For the film industry, a large chunk of 2016 was notably encompassed by the revelation that Nate Parker, the director of the Sundance sensation The Birth of a Nation, was accused (and eventually acquitted) of raping a female college classmate in the late 1990s. That controversy, coupled with the even sadder revelation that the female classmate in question committed suicide due to depression in 2012, quickly slashed the film’s chances of any type of awards show recognition. While many have suggested not seeing The Birth of a Nation as a form of protest, Mel Gibson — who’s a little familiar with controversy himself — says he supports Parker.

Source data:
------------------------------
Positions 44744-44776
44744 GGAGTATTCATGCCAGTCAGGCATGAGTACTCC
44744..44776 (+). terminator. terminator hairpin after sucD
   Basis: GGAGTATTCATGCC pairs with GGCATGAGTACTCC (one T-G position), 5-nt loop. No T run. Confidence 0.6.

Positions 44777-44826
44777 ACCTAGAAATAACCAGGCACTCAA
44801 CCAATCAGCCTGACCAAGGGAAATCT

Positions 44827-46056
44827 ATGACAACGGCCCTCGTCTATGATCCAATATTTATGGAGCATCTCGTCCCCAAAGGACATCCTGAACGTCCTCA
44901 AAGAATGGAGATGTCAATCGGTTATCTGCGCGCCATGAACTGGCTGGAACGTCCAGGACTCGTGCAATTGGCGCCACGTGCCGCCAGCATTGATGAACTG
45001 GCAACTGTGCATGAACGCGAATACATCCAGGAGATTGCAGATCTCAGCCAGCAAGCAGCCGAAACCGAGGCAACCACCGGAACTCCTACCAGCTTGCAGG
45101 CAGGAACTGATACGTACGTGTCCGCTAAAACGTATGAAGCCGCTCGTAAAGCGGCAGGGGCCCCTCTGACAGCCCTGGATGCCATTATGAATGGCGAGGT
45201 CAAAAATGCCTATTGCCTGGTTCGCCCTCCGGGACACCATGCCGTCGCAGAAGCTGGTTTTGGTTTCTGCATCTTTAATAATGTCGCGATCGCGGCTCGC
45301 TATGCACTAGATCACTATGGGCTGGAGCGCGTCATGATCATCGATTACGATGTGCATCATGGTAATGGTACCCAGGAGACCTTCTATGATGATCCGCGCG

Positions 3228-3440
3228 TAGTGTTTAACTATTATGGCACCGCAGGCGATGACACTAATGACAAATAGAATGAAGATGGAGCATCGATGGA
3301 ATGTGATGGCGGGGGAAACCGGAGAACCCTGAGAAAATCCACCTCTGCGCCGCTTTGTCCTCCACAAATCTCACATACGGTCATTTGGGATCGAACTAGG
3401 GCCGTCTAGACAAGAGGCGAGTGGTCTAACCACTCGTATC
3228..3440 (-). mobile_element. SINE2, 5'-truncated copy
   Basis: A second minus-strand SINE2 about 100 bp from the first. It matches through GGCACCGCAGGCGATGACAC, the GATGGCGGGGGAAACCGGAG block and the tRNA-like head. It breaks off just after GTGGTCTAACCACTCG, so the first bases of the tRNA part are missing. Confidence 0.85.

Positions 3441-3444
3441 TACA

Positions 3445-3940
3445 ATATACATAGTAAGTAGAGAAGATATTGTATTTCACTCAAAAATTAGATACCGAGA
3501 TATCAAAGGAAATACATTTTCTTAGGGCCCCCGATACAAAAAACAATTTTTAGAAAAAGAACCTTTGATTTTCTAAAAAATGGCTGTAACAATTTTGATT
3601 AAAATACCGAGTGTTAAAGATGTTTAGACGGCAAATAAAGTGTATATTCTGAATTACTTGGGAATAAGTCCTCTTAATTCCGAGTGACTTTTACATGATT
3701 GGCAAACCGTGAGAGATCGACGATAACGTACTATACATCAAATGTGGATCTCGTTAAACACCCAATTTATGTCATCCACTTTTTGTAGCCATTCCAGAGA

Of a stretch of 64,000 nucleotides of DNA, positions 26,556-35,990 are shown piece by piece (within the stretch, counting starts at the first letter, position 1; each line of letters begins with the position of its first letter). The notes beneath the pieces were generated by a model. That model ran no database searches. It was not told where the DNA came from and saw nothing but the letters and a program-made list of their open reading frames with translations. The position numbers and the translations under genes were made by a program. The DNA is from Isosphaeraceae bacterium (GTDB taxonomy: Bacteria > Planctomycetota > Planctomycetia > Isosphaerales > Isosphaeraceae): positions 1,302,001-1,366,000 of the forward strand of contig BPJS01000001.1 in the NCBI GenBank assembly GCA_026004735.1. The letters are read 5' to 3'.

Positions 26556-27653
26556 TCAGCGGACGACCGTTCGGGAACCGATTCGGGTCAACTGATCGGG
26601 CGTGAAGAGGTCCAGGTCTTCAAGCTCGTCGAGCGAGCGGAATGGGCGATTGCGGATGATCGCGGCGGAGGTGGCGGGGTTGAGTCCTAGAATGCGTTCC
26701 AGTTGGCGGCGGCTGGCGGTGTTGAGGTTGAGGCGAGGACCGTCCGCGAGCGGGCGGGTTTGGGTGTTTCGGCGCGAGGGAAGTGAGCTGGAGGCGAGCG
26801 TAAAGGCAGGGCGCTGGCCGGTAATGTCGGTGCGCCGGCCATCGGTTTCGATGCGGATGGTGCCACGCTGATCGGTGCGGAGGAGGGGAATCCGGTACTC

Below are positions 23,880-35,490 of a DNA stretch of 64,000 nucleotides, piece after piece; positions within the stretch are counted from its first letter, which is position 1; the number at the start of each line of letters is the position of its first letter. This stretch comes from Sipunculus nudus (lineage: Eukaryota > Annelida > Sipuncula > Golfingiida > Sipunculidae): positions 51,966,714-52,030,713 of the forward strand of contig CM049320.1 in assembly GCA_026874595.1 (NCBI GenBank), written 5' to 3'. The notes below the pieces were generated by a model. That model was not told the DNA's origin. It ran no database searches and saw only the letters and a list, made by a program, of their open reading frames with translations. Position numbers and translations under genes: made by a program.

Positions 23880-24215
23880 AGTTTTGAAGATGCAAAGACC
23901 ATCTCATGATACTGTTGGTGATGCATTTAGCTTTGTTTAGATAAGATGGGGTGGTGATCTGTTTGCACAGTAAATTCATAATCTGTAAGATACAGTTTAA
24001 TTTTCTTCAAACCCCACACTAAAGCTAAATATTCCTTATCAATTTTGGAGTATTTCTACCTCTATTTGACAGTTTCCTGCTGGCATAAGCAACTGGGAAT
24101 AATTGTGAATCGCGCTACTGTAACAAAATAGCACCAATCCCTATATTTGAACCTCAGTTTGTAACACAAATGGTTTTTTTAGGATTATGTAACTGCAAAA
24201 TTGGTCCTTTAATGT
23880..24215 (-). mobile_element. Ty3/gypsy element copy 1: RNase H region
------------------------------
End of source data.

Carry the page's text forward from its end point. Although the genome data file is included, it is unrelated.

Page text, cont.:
“I don’t think it’s fair,” Gibson said during a Hollywood Reporter directors roundtable. “He was cleared of all that stuff. And it was years ago. You have to follow the system there. I think he’s innocent of all that stuff. The fact that he has to live with that stigma, and that it affects the art he does, is unfair.” Fellow director Mira Nair agreed that the art and craft should’ve been separated. “But in this case, it was ironic that at the heart of Birth of a Nation was the nature of what he was linked with [a rape of the lead character’s wife],” she said. “That was, I think, what created ambiguity and confusion in the eyes of the audience.” The film ended up grossing just under $16 million in the domestic box office when it was released in October.